Speaker: Eleanor Freund, Research Fellow, International Security Program

What factors explain variation in China's security cooperation with other states? Why has China formed alliances or deployed troops to fight alongside partners in some cases, while in others it has limited itself to the transfer of weapons or the signature of neutrality agreements? More generally, how can scholars measure and explain the range of security cooperation behaviors that states exhibit in both peacetime and war?

This presentation will offer a general typology of interstate security cooperation that includes both formal and informal cooperation. Additionally, it will introduce a theory grounded in external threat to explain states' decisions to engage in each type of security cooperation. The conceptual and theoretical implications of this framework will be examined in the context of China's security relationships with other states, with a particular focus on its relationship with North Korea serving as empirical support.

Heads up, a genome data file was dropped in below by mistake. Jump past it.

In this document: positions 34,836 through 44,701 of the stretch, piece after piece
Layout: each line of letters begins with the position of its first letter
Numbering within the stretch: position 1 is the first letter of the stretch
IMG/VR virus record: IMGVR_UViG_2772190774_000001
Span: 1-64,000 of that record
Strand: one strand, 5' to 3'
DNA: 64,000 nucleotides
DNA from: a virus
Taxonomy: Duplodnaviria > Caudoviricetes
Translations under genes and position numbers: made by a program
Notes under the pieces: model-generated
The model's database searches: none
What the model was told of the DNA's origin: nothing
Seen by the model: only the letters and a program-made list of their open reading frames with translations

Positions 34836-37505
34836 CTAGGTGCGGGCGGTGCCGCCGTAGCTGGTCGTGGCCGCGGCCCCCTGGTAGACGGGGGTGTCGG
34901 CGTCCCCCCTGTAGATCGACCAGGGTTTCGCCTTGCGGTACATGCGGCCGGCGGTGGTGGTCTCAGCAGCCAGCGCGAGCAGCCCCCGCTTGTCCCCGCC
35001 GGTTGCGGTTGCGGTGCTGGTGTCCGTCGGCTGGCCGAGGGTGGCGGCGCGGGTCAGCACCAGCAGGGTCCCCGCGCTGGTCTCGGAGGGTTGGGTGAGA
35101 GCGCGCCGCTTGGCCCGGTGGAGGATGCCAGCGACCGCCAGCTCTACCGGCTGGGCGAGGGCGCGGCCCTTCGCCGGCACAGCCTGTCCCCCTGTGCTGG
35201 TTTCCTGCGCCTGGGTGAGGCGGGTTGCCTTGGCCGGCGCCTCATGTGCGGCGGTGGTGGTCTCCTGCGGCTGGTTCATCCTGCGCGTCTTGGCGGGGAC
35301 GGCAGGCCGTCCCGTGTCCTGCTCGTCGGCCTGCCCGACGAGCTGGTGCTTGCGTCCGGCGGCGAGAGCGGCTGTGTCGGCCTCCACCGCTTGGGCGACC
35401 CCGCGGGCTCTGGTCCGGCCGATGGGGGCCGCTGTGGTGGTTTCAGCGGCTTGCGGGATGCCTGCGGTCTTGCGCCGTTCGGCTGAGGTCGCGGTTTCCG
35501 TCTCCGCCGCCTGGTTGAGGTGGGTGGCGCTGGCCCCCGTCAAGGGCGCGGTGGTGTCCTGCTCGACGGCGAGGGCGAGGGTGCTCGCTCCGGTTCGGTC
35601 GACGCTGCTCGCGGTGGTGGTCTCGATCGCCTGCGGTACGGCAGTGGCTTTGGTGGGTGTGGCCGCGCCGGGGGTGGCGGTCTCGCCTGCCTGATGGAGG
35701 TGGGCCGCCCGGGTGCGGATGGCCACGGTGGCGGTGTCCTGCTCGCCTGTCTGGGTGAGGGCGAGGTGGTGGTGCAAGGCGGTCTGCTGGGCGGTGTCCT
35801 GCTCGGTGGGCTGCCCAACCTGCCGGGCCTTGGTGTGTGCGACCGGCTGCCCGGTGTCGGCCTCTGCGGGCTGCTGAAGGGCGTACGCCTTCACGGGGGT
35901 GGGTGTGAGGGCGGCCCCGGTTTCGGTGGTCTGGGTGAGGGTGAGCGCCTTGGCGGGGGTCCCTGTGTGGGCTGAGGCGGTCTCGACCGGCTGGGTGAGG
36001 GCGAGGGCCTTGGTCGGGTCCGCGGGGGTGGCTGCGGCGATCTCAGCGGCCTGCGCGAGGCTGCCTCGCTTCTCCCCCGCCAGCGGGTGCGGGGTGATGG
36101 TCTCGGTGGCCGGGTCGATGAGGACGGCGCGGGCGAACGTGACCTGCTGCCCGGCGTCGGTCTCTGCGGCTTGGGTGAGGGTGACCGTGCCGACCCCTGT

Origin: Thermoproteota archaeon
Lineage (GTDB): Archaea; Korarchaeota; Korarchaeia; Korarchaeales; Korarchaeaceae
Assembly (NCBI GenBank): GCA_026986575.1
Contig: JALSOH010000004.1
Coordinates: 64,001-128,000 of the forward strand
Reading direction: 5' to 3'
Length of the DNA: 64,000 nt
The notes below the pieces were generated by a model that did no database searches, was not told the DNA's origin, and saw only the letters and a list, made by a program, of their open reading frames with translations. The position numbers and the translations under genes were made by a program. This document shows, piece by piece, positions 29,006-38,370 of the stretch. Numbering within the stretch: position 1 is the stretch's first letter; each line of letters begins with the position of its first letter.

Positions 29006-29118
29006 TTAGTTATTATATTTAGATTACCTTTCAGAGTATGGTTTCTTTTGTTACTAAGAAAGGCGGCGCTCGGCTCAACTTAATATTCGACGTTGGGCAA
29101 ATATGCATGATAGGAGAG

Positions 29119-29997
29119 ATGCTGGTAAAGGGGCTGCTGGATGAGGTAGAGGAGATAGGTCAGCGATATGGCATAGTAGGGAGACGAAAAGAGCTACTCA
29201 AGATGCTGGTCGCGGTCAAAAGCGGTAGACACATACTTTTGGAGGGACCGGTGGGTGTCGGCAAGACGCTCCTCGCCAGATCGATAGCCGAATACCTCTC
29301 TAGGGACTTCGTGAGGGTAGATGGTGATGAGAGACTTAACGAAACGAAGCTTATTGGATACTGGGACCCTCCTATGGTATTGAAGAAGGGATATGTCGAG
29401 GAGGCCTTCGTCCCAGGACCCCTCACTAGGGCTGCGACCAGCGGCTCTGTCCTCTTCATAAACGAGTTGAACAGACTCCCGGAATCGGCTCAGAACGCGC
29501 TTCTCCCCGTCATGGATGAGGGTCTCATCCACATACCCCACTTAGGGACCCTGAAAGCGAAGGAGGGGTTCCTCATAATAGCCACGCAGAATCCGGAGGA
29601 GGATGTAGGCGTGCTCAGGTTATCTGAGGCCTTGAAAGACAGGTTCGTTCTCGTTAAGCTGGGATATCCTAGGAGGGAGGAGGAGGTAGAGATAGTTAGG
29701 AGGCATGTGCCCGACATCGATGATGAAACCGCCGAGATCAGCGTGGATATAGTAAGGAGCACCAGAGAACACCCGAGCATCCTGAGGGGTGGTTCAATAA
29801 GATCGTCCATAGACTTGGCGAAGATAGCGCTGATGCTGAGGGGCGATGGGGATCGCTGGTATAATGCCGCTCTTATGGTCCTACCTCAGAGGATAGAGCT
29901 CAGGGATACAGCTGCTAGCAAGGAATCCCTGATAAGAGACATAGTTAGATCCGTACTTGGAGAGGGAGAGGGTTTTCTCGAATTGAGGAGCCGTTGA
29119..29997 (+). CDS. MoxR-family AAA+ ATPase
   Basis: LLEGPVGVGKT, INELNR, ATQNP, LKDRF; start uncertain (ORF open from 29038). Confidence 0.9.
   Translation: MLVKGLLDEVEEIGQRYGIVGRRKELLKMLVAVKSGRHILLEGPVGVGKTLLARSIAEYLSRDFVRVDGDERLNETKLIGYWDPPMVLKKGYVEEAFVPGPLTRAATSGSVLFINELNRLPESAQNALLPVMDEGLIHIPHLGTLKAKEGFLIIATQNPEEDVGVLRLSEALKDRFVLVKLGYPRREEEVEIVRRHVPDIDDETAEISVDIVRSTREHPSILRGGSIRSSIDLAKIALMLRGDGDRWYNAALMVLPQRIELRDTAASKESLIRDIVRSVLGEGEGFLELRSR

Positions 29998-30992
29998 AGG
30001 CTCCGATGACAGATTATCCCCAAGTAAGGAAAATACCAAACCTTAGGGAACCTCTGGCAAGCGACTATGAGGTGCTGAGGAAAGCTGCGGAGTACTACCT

Open to Harvard ID Holders Only: Admittance will be on a first come–first served basis. Coffee &Tea Provided.

For more information, email the International Security Program Assistant at susan_lynch@harvard.edu.